Friday, 8 November 2013

More Recesses And Fresh Air – Is This The Key To ADHD?



I have just been reading an article about a US family who moved to Norway. They were really brave in that they left their ADHD son’s medication behind. The good news is that the child who had lots of problems in the US school started to thrive in Norway.

The family were delighted to find that the child started to enjoy schoolwork and was keen to do homework. But they were also more than impressed with the school environment in Norway. They noticed that things are done differently there and it seems to help the children a lot:-

  • 3 recesses instead of 1
  • much less technology in the classroom
  • teacher gives undivided attention to the pupils
  • the school day is one hour shorter – gives the kid more free time
  • child has two hours of playtime which is four times the US average
  • a half day field trip is obligatory every week.
  • extra curricular activities encourage students to cook and do other manual tasks
  • in Finland, every hour lesson has a fifteen minute recess which must be taken outside, whatever the weather!  Finland has one of the lowest rates of ADHD in the western world.

Scandinavia scores highly in OECD ratings

OECD ratings have put the Scandinavian countries at the top of the list as regards literacy and numeracy.  Norway comes in at 6th in the rankings while the USA is doing very badly at only in the 21st category for numeracy while coming in at the 16th for literacy.

What can we take away from this story?

Well, a change of scene to a Scandinavian country will certainly not cure ADHD and the above story was probably a coincidence and there may have been many other factors at play which meant that the ADHD child was able to stay off his ADHD meds. Lucky him and lucky parents too! But there are some pointers that we can take away from all this:-

  • we need to give our children more time outdoors
  • we need to reduce screen time
  • we must look at alternative ADHD treatments rather than relying on amphetamine meds
  • we should organize our homes to be more ADHD friendly. 

                          Great Savings On These Natural ADHD Rmedies This Weekend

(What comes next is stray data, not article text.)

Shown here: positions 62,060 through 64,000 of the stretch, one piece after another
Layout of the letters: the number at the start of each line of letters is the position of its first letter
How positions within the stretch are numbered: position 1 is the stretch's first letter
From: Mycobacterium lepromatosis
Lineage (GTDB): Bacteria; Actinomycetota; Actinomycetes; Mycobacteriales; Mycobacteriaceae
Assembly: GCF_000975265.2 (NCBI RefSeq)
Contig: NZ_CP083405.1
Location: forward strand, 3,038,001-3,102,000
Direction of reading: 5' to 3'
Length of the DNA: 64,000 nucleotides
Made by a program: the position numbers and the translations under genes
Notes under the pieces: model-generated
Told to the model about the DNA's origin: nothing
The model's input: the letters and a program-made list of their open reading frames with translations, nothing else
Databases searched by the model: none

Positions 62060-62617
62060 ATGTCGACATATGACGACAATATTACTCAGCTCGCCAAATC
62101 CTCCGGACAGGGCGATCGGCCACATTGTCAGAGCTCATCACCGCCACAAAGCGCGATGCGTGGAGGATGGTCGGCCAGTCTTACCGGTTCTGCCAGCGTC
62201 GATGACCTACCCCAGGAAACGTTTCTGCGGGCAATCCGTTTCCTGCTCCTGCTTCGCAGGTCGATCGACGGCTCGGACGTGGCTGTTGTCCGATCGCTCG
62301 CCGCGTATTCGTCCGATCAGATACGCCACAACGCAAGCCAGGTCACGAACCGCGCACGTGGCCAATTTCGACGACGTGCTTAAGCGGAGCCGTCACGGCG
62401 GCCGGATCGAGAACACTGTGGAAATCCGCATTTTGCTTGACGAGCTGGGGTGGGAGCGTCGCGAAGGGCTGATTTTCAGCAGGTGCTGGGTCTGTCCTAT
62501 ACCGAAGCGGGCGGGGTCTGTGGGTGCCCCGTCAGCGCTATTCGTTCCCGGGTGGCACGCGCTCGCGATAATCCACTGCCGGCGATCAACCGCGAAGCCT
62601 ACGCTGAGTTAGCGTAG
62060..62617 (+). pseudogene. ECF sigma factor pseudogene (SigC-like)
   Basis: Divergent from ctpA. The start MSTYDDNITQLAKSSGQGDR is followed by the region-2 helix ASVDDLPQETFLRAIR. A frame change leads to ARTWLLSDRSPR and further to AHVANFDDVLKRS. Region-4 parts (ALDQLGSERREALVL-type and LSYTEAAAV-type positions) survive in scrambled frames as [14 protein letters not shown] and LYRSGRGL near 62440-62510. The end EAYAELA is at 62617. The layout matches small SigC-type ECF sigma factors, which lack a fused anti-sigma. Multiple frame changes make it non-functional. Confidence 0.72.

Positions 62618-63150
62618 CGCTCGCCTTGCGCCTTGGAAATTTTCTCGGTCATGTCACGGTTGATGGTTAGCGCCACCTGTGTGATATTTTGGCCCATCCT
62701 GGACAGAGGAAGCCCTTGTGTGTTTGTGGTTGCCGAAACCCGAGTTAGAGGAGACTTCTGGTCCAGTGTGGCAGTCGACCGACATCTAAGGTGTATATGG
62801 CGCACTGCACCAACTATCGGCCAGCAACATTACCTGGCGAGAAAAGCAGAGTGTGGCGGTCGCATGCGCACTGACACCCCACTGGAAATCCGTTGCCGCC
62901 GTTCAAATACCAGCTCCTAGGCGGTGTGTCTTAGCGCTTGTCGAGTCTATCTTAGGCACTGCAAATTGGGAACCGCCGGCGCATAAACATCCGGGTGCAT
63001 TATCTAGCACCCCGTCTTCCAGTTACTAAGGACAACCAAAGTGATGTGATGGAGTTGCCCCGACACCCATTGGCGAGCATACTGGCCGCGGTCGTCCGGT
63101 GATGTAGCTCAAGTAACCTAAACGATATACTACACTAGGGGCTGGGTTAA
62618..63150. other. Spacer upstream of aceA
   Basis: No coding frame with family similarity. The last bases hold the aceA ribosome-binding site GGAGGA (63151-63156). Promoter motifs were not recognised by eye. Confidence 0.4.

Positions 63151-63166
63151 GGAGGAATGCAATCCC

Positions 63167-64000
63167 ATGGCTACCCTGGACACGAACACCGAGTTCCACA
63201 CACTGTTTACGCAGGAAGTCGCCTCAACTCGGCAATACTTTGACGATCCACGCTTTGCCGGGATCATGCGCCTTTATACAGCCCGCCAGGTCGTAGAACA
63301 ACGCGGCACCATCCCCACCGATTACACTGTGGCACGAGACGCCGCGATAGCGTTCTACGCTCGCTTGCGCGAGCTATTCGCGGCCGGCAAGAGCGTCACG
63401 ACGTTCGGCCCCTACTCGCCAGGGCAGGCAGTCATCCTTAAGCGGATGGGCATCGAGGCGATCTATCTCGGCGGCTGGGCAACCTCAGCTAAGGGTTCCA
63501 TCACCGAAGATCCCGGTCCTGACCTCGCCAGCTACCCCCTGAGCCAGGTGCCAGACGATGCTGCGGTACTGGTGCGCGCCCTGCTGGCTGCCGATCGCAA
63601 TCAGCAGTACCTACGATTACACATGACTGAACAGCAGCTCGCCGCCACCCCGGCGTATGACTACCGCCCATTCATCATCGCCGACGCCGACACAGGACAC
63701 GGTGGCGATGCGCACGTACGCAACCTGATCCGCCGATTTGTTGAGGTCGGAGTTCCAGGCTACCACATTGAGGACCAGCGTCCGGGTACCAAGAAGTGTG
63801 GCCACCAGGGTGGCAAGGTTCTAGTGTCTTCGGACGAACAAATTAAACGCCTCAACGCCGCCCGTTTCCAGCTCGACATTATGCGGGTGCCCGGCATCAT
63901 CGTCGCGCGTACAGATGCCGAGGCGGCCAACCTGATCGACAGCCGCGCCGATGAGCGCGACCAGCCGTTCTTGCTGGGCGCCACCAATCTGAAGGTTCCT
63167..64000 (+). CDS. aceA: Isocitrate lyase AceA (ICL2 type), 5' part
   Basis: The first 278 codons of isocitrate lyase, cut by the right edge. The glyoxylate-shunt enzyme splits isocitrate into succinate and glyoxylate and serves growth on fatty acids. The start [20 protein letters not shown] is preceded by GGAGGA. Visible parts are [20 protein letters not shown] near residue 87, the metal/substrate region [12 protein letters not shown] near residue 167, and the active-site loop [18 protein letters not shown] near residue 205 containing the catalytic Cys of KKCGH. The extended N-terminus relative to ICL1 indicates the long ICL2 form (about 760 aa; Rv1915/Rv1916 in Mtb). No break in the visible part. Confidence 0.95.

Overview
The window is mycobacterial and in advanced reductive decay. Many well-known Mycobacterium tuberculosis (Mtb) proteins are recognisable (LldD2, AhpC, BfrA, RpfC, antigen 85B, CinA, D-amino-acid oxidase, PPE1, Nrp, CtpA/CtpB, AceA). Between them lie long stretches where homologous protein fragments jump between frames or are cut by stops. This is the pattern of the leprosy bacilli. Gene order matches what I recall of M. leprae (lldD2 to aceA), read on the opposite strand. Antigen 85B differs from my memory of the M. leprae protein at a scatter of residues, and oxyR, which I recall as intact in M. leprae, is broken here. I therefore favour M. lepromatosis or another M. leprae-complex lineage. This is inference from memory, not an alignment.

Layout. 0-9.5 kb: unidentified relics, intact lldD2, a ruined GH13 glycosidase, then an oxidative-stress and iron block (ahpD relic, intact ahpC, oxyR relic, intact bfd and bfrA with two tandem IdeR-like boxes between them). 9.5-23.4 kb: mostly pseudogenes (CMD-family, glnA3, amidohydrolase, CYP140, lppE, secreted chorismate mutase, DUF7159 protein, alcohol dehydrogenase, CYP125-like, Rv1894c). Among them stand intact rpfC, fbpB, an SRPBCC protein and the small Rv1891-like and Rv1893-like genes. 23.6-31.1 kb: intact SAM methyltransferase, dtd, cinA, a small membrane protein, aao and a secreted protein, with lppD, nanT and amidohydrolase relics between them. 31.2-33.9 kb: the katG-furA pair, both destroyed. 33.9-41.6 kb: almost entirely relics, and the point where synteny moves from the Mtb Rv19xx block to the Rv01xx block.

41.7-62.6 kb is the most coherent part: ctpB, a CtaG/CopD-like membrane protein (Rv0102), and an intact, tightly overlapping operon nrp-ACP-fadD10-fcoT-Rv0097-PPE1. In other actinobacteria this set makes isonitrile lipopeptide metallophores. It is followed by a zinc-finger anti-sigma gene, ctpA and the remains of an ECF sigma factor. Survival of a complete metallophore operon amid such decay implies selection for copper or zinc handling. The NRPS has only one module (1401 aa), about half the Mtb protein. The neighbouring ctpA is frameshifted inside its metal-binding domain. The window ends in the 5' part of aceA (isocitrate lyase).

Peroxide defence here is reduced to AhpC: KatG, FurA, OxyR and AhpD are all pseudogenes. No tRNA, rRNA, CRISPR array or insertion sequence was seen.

Wednesday, 6 November 2013

Tips For Giving Younger Kids Consequences.



When I hear parents in the mall giving long winded explanations to their child as to why s/he should not eat or do something, I sometimes wonder. The explanation is long and it sounds terribly sensible and reasonable. But not to a young child of three of four years! In fact, it goes over their heads. Can you imagine if the child has ADHD with all the distractions he or she has to cope with?  Yelling and shouting might have been more effective but I am joking of course!

Why giving consequences is a long term investment
This is where giving consequences comes in. Once we start giving them consequences and do it consistently, then we are really laying the groundwork for them to become responsible adults. This will help them to mature, to be able to control their instinctive urges and to get along with everybody at school and in relationships with siblings and so on. 

How do you explain consequences to a three year old?
The first thing to do is show them examples of consequences of your own actions. If you do not cook, the family goes hungry. If you talk loudly on the bus, people will treat you badly. If you are always punctual at work and finish projects on time, the consequences will be more money and even promotion. There are lots of examples we can give.

Writing every thing down
Let us say that established a few simple consequences for when our kids start biting or hitting. We can write these on the noticeboard. Consequences can be no playstation, no television or an earlier bedtime and so on. We should also make sure that rewards for good behavior are also prominent on the list so that there is more emphasis on the good behavior in an ideal situation.

The consequences are there in black and white so when it happens, there is no need for long explanations. Just point to the notice and give the consequence. This has to be done immediately. If the child overreacts and has a meltdown, you will have to make sure that he or she has some time out in a safe environment. You may want to take time out too!

You are set up and ready to go
 Once these are in place, you can be confident in applying them consistently. If you start to waver or get emotional, then the child will spot the chink in your armour and exploit it for all it is worth.

It is also wise to make sure that all the family are fully briefed and that older siblings and both parents are all on the same page. The last thing we want is that there is a good cop and bad cop parenting attitude especially when one of the parents is at work or away from home.